The 3DVAR method is more efficient than 4DVAR and EnKF in terms of computation cost. For this reason, 3DVAR has been applied in many realtime applications. Past studies (e.g., [4–6, 25]) have used 3DVAR to assimilate radar data for the prediction of tornadic supercell storms. The advanced regional prediction system (ARPS, [26–28]) 3DVAR system, and its cloud analysis package have been used to make continentalUSscale realtime weather predictions at up to 1 km resolution [29, 30]. However, the 3DVAR method is still challenged by its theoretical suboptimality due to the use of a static diagonal background error covariance matrix and the lack of suitable balances among model variables. Research has been done to address this problem. For example, hybrid approaches (e.g., [31–35]) have been proposed to provide flowdependent background covariances obtained from a forecast ensemble, for the variational system. Because of the use of an ensemble, the method is still computationally expensive and requires further research.
Suitable weak constraints can also be built into the 3DVAR cost function to improve the balance among model variables and help spread observational information to state variables which are not directly observed. Gao et al. [36–38], Hu et al. [4, 5], and Hu and Xue [39] incorporated an anelastic mass continuity equation into the ARPS 3DVAR system in the form of a weak constraint to couple three wind components. Ge et al. [7] further incorporated the diagnostic pressure equation into the 3DVAR cost function in addition to the previously mentioned mass continuity equation constraint (MCEC). The main goal of this diagnostic pressure equation constraint (DPEC) is to improve the consistency between dynamic and thermodynamic fields. Ge et al. [7] demonstrated, using observational system simulation experiments (OSSEs), that DPEC can improve the data assimilation results slightly after a given period of data assimilation. The application of DPEC to a real tornadic supercell thunderstorm case showed that DPEC can improve the forecast in terms of the general evolution of storm cells and mesocyclone rotation near the time of the observed tornado.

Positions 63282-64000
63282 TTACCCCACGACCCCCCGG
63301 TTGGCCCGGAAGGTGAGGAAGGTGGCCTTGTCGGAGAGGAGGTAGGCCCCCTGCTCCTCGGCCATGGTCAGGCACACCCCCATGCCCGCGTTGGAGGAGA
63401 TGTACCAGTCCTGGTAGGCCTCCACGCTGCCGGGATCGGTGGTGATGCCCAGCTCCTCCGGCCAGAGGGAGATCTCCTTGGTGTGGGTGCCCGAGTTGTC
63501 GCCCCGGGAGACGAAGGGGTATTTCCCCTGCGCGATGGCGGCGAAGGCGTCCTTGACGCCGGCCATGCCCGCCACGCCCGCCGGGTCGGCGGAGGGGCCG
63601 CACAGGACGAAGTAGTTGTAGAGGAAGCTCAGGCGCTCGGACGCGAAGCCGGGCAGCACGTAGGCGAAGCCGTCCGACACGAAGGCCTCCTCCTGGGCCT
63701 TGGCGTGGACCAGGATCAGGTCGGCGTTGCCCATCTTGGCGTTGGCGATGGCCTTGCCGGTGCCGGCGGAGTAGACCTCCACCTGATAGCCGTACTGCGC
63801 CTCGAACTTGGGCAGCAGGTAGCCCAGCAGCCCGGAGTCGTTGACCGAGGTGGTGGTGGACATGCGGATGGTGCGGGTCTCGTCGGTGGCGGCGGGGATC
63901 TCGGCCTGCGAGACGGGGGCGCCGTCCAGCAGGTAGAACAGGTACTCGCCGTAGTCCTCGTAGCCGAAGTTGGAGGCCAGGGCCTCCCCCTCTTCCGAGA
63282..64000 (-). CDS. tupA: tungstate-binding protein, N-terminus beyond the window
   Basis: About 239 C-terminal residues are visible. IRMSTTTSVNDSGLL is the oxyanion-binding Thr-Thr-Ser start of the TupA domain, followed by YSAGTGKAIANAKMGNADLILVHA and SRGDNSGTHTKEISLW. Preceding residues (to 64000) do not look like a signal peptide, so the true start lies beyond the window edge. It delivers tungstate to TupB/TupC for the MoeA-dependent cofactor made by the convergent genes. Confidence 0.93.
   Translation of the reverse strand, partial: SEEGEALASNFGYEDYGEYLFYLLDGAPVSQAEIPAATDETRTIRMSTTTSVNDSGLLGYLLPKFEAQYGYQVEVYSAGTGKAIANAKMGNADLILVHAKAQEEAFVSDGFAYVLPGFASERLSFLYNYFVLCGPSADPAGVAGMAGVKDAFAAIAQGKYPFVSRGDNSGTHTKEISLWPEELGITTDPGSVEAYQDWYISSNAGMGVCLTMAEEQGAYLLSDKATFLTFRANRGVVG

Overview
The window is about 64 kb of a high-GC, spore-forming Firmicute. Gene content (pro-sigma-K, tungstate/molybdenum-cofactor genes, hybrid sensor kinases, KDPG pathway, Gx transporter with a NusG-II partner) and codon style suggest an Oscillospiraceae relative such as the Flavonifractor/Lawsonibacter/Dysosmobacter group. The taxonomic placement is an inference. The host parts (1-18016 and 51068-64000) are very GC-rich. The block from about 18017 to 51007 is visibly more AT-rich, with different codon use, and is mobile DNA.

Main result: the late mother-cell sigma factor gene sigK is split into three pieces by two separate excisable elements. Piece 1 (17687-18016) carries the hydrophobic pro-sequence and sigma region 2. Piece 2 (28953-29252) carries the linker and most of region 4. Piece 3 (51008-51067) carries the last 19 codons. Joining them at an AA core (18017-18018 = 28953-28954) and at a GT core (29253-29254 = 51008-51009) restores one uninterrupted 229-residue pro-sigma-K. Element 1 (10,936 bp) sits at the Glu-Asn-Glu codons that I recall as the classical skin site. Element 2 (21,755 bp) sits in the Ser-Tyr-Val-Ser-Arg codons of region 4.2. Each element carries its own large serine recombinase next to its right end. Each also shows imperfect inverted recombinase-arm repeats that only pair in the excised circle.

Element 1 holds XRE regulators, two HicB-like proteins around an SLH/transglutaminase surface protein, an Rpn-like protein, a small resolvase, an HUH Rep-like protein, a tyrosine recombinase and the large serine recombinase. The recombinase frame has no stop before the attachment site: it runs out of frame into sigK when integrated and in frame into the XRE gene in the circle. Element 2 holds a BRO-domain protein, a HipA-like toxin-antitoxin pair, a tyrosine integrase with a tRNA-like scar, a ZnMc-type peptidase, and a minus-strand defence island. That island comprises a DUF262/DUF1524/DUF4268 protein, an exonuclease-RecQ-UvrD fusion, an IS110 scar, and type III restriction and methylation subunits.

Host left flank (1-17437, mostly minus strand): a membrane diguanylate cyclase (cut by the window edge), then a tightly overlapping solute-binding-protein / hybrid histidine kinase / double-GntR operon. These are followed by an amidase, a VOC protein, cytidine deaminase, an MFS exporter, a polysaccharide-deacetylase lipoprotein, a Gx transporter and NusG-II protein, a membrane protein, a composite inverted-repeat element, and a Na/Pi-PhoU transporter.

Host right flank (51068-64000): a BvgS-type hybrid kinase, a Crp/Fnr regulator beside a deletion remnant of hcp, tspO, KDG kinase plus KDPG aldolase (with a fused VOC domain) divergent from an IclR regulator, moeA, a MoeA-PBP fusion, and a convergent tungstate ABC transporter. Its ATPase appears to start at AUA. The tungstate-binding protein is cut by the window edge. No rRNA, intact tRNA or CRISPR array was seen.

For the real case study by Ge et al. [7], only radial velocity data was assimilated. In this paper, we will further examine the impact of DPEC by applying it to two real tornadic supercell thunderstorm cases by assimilating the radial velocity and radar reflectivity data together. The rest of the paper is organized as follows. Section 2 will brief the updated ARPS 3DVAR system with the implementation of DPEC. Section 3 applies the updated system to the 5 May 2007 Greensburg, Kansas tornadic supercell thunderstorm case, while Section 4 applies the system to the 8 May 2003 Oklahoma City tornadic supercell thunderstorm case. The summary and future work will be presented in Section 5.
2. The Scheme for the 3DVAR System
A 3DVAR system within the ARPS model framework [26–28] has been developed and applied to the assimilation of weather radar and other data [4–6, 29, 36, 38, 39]. The system consists of two components: one is the 3DVAR subsystem, whose purpose is to assimilate radar radial velocity data as well as other conventional observations in a threedimensional variational framework; the other is the cloud analysis subsystem whose purpose is to assimilate the radar reflectivity data based mainly on semiempirical rules. The cloud analysis system not only updates the hydrometeor fields, but also can adjust the incloud temperature and water vapor fields.
2.1. The 3DVAR Subsystem
In the 3DVAR subsystem, the cost function, , is written as the sum of the background () and observational () terms plus a penalty or equation constraint term ():
Following the standard notion of Ide et al. [40], and are the analysis and background state vectors, and is the observation vector. and are the background and observation error covariance matrices, respectively. is the nonlinear observation operator. To improve the conditioning of the minimization problem and avoid the need for the inverse of , a new control variable is introduced, which is related to the analysis increment according to where is the square root of ; that is, .